Visibility into the provenance and lifecycle of a product has become even more critical as the pandemic has profoundly disrupted global trade. Buyer trips, production inspections, and other in-person supply chain interactions came to an unprecedented halt in 2020. Undoubtedly, the changing dynamics of international supply chains have magnified the importance of detailed information about product specifications, production capacity, compliance adherence, impact outcomes, and other attributes being easily accessible to buyers along the supply chain. Many forward-thinking organizations have championed traceability efforts to improve supply chain security, enhance impact reporting, and mitigate reputational risks. Hereafter, traceability backed by data will be a fundamental necessity for successful supply chain management as global travel becomes less of an implicit assumption in trade relationships.
I believe the following will be relevant regardless of what 2021 throws at us:
1. Product-level traceability will become a trade expectation rather than a surprising revelation occasionally offered by innovative brands. Over the past several years, various companies have led the way in releasing detailed maps of the supply chains behind specific products, but in 2021 I expect this type of transparency to become more commonplace.
2. Sustainability data strategies will become more forward-looking and less retrospective. The current annual cadence of sustainability and impact reports helps fulfill compliance and governance requirements, but its backward-looking nature makes it ill-suited for driving business transformation. In 2021 we expect to see more organizations applying data science capabilities towards building models that can predict various environmental and socioeconomic outcomes based on potential changes in product composition or supply chain design.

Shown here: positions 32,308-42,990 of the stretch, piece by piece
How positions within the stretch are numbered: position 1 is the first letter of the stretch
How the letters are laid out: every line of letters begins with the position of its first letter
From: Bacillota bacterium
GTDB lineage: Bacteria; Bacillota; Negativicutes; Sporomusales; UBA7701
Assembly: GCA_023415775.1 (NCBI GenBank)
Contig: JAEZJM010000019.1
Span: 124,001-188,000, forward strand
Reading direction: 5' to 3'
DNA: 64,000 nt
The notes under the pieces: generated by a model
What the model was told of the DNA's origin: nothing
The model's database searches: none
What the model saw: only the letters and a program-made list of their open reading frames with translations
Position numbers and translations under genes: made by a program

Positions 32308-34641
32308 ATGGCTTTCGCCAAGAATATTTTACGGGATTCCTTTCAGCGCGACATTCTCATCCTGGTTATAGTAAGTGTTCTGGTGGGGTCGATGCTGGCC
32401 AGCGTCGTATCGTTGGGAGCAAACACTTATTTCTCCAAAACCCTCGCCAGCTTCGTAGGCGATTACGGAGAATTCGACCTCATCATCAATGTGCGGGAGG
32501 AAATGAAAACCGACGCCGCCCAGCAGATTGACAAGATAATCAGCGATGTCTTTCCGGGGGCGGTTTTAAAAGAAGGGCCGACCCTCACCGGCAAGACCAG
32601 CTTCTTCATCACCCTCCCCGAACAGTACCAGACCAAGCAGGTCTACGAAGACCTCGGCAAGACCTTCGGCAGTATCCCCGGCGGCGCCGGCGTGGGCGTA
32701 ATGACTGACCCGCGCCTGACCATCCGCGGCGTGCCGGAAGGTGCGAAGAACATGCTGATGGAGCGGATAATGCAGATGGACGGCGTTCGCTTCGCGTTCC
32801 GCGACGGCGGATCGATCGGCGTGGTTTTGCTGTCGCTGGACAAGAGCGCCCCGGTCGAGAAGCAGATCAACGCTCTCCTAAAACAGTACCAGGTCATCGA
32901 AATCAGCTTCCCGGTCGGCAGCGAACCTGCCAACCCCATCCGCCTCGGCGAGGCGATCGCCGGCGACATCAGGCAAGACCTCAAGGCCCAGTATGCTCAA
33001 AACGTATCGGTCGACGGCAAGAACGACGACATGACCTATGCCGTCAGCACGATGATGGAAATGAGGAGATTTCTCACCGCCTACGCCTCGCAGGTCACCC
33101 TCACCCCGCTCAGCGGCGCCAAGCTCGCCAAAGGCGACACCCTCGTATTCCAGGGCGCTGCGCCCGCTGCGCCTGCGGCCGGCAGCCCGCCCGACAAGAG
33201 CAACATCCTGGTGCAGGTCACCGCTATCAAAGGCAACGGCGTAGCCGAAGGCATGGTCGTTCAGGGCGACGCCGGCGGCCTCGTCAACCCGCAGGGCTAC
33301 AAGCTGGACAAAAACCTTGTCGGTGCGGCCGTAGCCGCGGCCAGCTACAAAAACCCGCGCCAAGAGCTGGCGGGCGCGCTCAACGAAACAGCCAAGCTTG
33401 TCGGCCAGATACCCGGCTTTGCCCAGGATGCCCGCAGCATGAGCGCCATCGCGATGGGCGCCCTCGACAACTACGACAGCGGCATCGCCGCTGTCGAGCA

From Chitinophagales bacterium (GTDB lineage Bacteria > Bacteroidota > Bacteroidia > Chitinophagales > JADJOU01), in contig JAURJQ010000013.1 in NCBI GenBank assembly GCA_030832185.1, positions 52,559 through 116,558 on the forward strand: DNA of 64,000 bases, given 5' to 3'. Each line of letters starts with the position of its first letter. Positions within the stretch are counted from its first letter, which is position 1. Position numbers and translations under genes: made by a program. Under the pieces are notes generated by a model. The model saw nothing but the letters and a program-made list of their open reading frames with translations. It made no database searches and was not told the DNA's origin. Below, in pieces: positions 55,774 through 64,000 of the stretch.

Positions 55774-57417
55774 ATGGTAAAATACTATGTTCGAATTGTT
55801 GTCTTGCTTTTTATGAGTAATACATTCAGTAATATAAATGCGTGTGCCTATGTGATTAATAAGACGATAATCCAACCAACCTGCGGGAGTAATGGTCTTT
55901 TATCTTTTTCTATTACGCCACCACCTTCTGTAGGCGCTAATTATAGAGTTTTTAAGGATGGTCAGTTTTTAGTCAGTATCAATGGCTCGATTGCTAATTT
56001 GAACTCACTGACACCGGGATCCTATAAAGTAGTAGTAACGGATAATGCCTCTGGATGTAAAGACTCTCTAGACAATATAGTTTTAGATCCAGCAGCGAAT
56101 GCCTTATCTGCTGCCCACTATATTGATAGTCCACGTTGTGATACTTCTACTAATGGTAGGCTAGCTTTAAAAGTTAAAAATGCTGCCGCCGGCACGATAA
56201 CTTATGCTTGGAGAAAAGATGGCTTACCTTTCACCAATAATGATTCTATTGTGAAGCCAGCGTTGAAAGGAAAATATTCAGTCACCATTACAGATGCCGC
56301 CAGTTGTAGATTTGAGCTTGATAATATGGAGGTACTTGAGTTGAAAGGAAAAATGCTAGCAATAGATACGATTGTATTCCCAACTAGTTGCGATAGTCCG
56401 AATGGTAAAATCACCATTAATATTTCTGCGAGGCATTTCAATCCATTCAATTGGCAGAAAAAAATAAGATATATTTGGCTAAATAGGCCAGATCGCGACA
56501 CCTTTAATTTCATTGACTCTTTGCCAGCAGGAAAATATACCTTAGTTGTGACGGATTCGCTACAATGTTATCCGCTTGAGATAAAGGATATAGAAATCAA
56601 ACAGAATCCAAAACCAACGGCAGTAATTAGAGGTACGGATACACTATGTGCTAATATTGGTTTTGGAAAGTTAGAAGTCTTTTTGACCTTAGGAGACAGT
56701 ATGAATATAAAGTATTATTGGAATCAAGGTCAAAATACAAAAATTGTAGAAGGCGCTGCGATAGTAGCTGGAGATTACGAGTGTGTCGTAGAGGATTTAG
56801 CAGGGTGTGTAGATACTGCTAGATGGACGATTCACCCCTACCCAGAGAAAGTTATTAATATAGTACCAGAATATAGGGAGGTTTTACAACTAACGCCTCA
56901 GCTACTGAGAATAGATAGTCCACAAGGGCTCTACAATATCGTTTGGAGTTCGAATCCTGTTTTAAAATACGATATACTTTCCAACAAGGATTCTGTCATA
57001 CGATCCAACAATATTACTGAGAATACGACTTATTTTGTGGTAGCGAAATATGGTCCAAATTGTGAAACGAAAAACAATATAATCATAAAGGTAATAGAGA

3. The intersection of socioeconomic and environmental sustainability will continue to gain traction with local, regional, and national governments. While we have seen many examples of positive progress with requirements related to emissions and trafficking, we will see regulators paying added attention to topics such as living wages, water usage, waste, and more in 2021.
There are many other exciting trends in sustainability that I look forward to supporting in 2021, and I’ll be sure to check back at the end of the year and see whether the above predictions came true and to what extent.
Today, at SourceTrace we’re happy to share our moment of pride and fulfillment, having made it as the cover story in the Food and Beverage Tech Review.